By Serena Gordon
TUESDAY, July 1 (HealthDay News) -- Although tiny babies receiving intensive care must undergo numerous painful interventions, not enough is being done to reduce their discomfort, new research suggests.
Of the 42,413 painful procedures included in this study, only 2 percent of babies received pain medications, and just 18.2 percent received non-pharmacological pain therapy. That means about four out of five babies received no interventions to lessen their pain, according to the study, which was published in the July 2 issue of the Journal of the American Medical Association.
"We found that babies are exposed to a lot of painful and stressful procedures, mostly not treated with pain-relieving interventions," said study author Dr. Ricardo Carbajal, a professor of pediatrics and chief of the National Center of Resources to Fight Pain at Children's Hospital Armand Trousseau in Paris.
The authors explain that it's especially important to control pain in neonates -- babies from 1 to 4 weeks old -- because they're more sensitive to pain, and repeated or prolonged exposure may alter the way their brains process pain. It may also affect their long-term development and behavior, Carbajal added.
With funding from two nonprofit foundations -- Fondation CNP and Fondation de France -- Carbajal and his colleagues reviewed data from 430 neonates admitted to hospitals in the Paris area between September 2005 and January 2006.
The average gestational age of the babies was 33 weeks -- a full-term pregnancy is 40 weeks, so these infants were born almost two months early. The average intensive care unit stay was just over eight days, according to the study.
During that time, the 430 infants underwent more than 60,000 first-attempt procedures. Of these, 42,413 were painful, and 18,556 were stressful. The babies also underwent more than 11,000 supplemental attempt procedures, including 10,366 painful and 1,180 stressful procedures.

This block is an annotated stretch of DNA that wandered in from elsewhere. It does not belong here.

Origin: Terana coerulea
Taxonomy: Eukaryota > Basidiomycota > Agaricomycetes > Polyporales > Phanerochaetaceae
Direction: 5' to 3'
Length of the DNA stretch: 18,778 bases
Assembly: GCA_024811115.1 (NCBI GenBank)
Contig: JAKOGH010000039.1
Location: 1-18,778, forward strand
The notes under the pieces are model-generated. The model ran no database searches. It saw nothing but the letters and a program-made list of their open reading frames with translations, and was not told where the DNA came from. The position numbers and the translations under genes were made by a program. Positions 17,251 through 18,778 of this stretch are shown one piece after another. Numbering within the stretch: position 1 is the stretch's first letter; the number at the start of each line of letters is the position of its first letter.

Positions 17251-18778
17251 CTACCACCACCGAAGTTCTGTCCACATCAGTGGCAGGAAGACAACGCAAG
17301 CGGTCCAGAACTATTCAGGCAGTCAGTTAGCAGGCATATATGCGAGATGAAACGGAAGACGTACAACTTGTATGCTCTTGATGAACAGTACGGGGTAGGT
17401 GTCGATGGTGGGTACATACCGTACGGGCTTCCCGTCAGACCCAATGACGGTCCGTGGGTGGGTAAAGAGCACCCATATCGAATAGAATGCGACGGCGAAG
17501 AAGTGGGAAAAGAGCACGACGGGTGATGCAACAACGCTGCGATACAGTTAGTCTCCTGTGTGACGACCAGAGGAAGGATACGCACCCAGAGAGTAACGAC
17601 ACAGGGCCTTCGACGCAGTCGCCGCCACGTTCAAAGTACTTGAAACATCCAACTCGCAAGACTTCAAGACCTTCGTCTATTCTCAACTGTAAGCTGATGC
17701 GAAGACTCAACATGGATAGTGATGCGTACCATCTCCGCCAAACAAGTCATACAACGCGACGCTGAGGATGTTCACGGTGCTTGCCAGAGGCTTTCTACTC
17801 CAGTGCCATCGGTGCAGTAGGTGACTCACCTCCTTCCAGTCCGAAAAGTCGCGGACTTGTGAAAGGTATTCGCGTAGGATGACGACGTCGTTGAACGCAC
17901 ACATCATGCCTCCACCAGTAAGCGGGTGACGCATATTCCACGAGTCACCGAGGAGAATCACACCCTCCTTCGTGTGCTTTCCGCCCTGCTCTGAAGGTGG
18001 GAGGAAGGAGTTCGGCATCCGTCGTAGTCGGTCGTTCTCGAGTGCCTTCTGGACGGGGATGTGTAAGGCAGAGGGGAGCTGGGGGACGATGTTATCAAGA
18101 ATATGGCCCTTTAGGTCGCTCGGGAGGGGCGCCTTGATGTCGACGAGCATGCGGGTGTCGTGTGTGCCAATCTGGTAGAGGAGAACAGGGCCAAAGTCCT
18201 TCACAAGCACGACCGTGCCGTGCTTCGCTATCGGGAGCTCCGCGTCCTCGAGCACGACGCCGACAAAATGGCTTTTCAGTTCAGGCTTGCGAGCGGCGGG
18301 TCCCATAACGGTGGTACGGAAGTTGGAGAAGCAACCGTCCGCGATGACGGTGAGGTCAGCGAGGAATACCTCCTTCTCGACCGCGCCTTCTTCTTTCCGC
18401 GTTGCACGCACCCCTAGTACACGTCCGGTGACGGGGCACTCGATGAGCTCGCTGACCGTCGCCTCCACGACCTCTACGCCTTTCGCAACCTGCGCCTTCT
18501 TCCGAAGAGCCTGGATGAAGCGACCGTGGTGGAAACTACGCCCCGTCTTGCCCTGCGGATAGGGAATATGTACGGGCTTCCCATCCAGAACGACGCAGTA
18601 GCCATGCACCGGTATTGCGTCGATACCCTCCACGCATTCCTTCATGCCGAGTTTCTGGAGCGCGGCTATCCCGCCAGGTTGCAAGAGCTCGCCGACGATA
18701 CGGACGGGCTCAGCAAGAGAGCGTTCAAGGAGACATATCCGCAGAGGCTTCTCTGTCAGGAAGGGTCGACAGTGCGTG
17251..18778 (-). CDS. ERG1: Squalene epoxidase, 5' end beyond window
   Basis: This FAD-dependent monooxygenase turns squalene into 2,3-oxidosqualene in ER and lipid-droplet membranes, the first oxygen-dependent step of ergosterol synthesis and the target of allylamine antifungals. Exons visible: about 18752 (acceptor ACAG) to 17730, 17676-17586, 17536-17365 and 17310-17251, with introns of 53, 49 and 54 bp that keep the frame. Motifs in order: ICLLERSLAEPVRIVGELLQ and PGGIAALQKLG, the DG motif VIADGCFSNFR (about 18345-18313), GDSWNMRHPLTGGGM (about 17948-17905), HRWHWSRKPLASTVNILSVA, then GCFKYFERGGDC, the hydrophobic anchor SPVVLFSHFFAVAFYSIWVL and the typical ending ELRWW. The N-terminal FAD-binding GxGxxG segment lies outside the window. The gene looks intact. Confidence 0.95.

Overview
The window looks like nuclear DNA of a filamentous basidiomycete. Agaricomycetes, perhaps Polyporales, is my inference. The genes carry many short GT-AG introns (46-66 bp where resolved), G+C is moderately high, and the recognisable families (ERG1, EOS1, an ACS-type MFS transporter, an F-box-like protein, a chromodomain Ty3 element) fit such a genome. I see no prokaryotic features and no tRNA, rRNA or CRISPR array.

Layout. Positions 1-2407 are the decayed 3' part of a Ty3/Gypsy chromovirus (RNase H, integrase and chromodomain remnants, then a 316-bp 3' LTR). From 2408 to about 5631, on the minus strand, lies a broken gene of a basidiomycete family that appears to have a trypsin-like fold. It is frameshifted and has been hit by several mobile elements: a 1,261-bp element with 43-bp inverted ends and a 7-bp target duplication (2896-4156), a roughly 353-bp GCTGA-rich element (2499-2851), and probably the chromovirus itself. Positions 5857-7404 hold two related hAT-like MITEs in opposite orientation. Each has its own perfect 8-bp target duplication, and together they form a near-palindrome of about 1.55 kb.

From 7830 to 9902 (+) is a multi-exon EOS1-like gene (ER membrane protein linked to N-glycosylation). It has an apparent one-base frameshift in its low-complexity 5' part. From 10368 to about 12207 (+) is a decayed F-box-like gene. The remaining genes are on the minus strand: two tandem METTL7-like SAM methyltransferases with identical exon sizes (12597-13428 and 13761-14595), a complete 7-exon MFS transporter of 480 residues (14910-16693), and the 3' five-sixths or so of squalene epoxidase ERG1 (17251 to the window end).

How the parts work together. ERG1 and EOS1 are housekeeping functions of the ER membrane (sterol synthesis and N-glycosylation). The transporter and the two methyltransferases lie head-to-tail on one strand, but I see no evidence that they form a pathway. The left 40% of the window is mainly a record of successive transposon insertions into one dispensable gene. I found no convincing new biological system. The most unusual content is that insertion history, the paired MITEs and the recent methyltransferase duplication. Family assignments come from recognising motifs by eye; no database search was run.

The average number of procedures was 141 per baby. The type of procedure varied from a heel stick to draw blood to having to insert a chest tube.
Carbajal said there are numerous factors why neonates aren't receiving enough pain relief. One is a concern about side effects from pharmacological interventions; another is unfamiliarity with pain relief management for newborns and a lack of standardized policies in this setting. He also said that pharmaceutical companies haven't developed analgesic products especially for neonates.
He recommended that procedures be done in combination whenever possible, and that minor procedures should be accompanied by non-pharmacological pain-reducing methods, such as providing oral sucrose or glucose and sucking. He said topical anesthetics can be used to reduce pain from needle punctures, though it's not sufficient for heel stick pain. For major procedures, he said, analgesia in combination in non-pharmacological therapy is needed.
Carbajal said this study's findings would likely be similar in other areas of the world where neonatal intensive care is available.
"For most neonates who undergo any sort of painful procedure, it would be worthwhile to have a combination of pharmacological and non-pharmacological interventions," said Dr. Santhanam Suresh, an anesthesiologist at Children's Memorial Hospital in Chicago.
Carbajal added that parents can act as advocates for optimal pain management for their babies by asking the health-care team to use approaches that "limit the intensity, frequency or duration of pain."
To learn more about pain and pain relief for babies, read this information from the University of Michigan.